Should you be interested in the archaeology of prehistoric times in Mallorca and some of its mysteries, I would draw your attention to a book by historian, Javier Aramburu Zabala, called Enigmas de la arqueología balear (Editions Documenta Balear, 22 €).

The photo was taken near Felanitx, Mallorca, Baleares, Spain. The date: July 8th, 2011. The time was 11:39:26.

Mysteries of Talayotic Mallorca

The Capilla de Son Real

In the old days, Mallorcan Manor houses used to have their own chapel either within their residence or else, within their grounds. Some of these capillas are on public view, either at Raixa, Sa Granja, Els Claderers, Aubocasser or Son Real (shown here), whilst others are not accessible, such as the one in Can Alomar in Palma, or in Can Marques, ditto.

Whilst the finca of Son Real is publicly owned, thanks to Senyor Antich and his consorts, the chapel there seems to be locked up every time I visit. I once sneaked through a half-open door whilst restoration work was being carried out, but the interior was bare then and without any adornments. I imagine that this was different in the glorious past of that estate.

Son Real is worth a visit irrespective of the chapel. The Manor house has been converted into a museum (admission 5 €) whilst the estate offers three or four gentle walking routes down to the sea and on to the Necropolis of Son Real. There are also a couple of Talayotic ruins on the grounds as well as a number of smugglers’ caves.

The photo was taken near Can Picafort, Mallorca, Baleares, Spain. The date: April 18th, 2011. The time was 11:34:31.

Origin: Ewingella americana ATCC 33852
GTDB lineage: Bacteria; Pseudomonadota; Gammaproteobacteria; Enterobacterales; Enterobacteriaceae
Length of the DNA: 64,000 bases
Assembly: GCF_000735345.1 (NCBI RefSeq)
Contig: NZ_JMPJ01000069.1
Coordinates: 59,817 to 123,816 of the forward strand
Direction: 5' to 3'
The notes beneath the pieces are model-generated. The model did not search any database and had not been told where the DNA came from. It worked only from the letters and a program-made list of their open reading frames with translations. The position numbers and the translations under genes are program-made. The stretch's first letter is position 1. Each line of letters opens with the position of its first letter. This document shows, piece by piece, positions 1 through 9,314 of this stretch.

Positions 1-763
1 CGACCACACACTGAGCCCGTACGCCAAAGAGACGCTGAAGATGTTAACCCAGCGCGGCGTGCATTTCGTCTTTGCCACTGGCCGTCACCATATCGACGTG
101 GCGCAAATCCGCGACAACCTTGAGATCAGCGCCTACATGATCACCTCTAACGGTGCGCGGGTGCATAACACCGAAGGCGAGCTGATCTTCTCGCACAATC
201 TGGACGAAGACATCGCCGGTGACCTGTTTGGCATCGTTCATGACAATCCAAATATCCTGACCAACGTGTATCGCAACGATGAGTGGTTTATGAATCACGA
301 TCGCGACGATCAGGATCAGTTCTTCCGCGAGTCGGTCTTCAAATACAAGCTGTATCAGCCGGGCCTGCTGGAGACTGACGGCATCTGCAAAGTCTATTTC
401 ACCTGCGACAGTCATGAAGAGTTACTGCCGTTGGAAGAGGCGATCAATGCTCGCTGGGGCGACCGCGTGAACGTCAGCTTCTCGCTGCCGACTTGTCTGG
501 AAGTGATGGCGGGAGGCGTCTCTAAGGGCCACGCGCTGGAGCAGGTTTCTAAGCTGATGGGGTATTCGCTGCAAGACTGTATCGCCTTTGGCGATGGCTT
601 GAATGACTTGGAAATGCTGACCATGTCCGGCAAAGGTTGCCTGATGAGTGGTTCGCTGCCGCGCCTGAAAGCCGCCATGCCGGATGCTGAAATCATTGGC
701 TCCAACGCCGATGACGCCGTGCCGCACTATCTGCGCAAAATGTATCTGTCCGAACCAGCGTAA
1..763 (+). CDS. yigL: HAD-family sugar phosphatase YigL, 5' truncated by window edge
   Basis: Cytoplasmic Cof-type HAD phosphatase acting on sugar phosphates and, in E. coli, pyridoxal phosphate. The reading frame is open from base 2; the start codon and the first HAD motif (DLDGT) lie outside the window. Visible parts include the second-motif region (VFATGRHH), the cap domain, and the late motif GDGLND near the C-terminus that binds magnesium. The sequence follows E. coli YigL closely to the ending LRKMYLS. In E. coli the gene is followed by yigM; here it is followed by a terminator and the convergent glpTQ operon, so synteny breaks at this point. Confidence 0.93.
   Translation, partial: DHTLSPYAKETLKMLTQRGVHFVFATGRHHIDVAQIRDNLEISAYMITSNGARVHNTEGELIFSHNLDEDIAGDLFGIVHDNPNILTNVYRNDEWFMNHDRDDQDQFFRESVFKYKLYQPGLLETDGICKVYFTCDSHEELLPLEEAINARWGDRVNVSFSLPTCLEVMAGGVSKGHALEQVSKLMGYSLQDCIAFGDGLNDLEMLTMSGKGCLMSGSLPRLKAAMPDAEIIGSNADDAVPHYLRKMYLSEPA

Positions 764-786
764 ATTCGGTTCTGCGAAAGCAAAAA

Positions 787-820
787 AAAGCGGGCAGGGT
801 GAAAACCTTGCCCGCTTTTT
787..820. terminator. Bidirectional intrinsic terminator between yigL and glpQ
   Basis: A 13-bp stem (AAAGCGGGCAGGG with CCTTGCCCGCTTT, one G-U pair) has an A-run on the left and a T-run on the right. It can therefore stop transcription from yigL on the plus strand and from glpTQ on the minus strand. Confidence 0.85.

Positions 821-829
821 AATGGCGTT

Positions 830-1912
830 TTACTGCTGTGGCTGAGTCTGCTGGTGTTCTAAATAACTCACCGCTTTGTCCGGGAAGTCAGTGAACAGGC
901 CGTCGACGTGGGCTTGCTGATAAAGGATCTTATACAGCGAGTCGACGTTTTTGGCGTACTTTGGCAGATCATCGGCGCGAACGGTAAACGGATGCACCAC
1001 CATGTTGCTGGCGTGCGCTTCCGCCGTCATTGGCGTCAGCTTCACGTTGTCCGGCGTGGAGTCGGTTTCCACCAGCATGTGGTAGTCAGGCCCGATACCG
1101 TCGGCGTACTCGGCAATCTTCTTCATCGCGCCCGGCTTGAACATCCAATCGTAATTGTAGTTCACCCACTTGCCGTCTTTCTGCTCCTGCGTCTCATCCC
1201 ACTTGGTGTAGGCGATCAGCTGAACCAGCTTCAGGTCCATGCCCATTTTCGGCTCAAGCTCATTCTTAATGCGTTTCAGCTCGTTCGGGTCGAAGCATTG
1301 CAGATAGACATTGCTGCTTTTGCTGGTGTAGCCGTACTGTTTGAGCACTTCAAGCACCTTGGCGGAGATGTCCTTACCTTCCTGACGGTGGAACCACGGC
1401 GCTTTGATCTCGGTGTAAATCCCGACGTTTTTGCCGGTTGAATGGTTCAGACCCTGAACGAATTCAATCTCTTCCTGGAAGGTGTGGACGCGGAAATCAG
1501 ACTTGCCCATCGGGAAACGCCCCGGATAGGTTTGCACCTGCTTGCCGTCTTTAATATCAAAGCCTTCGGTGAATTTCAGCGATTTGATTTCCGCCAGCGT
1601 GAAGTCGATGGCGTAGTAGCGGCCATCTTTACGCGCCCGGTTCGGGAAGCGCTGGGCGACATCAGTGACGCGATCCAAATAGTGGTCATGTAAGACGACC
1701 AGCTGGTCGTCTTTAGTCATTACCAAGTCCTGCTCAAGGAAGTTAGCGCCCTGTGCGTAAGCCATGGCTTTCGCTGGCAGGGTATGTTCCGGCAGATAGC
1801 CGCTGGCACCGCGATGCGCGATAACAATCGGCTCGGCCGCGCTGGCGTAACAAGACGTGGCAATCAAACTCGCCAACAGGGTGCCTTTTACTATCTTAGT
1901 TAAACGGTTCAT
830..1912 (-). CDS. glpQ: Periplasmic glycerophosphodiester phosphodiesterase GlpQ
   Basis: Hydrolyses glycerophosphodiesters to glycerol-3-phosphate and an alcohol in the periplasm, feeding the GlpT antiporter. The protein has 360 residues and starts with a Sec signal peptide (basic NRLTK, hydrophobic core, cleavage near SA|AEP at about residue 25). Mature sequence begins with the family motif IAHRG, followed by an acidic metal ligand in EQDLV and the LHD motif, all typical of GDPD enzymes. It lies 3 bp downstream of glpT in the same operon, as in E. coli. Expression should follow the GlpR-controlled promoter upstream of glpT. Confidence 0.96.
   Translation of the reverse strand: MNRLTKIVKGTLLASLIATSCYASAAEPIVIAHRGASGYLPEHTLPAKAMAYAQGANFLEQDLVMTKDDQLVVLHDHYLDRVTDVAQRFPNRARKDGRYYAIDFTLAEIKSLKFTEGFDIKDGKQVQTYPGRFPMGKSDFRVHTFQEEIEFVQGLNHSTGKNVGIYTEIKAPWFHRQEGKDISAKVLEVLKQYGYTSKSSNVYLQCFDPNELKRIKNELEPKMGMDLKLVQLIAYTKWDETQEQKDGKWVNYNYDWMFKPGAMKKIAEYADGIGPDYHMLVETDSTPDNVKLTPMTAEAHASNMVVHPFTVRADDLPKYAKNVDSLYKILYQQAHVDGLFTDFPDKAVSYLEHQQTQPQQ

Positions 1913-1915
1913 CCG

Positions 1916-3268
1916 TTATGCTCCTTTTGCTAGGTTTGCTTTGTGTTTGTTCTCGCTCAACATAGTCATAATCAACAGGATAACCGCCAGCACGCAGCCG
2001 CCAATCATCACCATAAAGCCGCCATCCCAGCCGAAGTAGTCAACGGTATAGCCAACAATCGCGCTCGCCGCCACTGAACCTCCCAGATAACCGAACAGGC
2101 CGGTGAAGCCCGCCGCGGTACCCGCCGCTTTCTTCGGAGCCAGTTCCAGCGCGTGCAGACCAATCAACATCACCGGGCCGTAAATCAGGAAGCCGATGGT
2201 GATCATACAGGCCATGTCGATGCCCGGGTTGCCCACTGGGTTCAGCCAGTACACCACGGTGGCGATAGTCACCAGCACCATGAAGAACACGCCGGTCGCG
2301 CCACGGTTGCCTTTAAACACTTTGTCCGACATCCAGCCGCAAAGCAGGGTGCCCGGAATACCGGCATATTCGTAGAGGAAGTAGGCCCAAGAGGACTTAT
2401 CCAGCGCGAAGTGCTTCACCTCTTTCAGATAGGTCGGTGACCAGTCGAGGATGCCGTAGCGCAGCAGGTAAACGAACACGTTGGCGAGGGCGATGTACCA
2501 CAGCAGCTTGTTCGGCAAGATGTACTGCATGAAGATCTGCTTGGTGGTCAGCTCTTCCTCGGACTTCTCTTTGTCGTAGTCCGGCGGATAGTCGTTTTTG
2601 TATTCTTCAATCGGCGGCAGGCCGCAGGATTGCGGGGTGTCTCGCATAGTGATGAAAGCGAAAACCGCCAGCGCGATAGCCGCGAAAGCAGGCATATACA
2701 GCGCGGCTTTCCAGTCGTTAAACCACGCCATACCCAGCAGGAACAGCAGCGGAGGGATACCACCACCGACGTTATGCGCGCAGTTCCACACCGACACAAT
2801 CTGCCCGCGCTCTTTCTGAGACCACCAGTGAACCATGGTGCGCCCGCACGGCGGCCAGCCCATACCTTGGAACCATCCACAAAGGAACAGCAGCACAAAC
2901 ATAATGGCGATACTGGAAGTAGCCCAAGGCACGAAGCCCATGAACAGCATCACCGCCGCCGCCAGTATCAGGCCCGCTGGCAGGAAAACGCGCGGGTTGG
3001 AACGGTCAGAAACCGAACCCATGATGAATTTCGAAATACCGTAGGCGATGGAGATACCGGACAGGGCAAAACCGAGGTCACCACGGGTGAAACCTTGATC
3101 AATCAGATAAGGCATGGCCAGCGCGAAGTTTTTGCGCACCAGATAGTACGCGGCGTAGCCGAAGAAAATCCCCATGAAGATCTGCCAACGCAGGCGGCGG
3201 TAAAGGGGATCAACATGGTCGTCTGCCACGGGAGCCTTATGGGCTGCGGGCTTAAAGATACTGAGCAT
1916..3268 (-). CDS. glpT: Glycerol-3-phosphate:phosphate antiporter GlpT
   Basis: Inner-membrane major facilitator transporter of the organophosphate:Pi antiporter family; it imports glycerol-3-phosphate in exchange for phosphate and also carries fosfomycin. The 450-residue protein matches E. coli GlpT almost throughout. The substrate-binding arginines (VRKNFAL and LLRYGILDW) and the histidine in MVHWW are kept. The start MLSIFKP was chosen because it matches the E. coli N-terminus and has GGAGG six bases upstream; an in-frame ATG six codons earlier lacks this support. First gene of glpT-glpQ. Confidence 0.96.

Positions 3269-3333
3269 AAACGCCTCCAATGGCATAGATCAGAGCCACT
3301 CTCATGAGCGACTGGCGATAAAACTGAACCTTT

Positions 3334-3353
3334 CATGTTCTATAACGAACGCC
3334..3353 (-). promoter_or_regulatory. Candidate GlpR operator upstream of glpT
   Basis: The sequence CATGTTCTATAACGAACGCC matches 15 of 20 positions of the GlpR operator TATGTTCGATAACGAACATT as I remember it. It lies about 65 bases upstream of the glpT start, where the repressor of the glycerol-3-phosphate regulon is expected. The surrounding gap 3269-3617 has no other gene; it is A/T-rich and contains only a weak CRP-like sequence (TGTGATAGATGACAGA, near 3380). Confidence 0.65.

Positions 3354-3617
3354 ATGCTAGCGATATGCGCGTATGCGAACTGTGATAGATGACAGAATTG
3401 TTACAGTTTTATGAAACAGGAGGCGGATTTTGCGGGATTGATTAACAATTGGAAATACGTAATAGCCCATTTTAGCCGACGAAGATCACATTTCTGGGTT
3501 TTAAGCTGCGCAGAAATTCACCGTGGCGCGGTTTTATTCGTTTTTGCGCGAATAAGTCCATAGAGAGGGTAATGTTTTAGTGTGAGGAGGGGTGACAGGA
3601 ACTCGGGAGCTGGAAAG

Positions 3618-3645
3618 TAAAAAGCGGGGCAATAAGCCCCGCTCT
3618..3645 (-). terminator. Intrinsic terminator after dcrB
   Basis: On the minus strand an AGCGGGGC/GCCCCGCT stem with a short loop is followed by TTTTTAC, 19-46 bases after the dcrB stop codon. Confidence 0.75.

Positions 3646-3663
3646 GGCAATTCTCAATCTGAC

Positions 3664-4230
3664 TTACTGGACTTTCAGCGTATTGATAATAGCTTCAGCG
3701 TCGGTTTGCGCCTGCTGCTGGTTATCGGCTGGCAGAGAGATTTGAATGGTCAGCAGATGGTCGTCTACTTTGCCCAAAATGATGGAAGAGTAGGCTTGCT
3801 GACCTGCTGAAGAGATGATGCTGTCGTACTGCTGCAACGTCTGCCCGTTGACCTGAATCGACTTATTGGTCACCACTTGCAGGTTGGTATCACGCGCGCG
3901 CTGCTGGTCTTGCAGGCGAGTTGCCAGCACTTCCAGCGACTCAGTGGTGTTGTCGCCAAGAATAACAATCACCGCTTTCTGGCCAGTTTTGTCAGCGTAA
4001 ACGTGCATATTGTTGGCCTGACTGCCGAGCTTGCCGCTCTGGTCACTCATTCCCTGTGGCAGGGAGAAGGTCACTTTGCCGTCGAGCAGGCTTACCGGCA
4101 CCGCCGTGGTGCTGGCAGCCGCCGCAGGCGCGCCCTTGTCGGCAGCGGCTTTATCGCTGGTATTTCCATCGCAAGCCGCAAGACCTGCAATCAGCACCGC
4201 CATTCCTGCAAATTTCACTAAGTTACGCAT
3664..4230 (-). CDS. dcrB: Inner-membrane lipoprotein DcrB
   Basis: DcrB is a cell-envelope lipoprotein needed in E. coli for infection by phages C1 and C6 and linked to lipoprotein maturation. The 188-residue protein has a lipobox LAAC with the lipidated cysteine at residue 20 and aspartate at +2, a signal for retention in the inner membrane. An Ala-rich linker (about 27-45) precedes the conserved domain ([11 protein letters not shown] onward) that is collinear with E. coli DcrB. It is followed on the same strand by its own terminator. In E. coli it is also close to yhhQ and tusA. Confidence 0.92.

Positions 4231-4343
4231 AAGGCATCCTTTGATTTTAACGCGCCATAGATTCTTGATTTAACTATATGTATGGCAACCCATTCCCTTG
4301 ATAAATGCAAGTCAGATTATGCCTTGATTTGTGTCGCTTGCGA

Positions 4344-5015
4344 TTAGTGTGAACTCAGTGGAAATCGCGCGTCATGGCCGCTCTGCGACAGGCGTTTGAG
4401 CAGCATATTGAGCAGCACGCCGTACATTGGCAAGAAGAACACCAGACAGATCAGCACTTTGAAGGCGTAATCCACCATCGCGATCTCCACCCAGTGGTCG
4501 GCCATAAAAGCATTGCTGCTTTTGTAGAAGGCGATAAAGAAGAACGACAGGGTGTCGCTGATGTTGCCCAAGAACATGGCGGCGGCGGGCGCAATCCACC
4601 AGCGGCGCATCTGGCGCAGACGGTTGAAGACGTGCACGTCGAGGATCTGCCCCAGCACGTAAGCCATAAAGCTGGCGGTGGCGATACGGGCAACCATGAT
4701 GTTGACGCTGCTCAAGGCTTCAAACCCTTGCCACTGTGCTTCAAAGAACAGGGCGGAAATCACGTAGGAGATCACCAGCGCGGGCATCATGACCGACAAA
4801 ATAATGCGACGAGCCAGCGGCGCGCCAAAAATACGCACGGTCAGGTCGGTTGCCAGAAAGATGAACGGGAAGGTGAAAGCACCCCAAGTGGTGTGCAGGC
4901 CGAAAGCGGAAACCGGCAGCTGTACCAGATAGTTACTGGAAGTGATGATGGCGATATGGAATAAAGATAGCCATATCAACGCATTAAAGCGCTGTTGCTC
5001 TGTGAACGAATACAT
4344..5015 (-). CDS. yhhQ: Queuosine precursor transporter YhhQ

The Capilla de Son Real

The Talaiot of Son Corró

The pueblo of Costitx, bang in the middle of the island in the region known as the Pla, is outstanding in more than just one sense. For some historical reason, a total of 19 archaeological sites exist in the municipality, quite a crowded incidence for any place in Mallorca. Then there are the three Caps de Bou de Costitx (bronze bulls heads), an archaeological find dating back to the 6th or 5th century B. C. and now proudly on display at the Museo Arqueológico Nacional (National Archaeological Museum) in Madrid, much to the locals’ dismay. The bulls’ heads on display in Costitx and at the Museo de Mallorca in Palma are mere copies dating from the 19th century. And, finally, there is the Observatori Astronòmic de Mallorca (see my blog entry dated February 21st). And let’s not talk about Madame Munar, shall we?

The most prominent of all the archaeological venues in Costitx is the Talayot de Son Corró, classified as a Santuario Talayótico and dating from the period between 500 B. C. and 123 B. C. when the Romans arrived. The bull heads were found in Son Corró quite by chance in 1894 but, the site was not excavated until 1995. Not much is left of the post-Talaiotic sanctuary and what was found was ultimately arranged in a way that is perceived by some as quite contentious (photo above). I rather feel inclined to be on the side of the controversial critics. There is no other prehistoric site of that or any earlier period in Mallorca which would suggest any coherence with the current arrangement of the round columns in Son Corró. It might have been wiser to leave the cylindrical stones in the spots where they were found in 1895 (see photo below).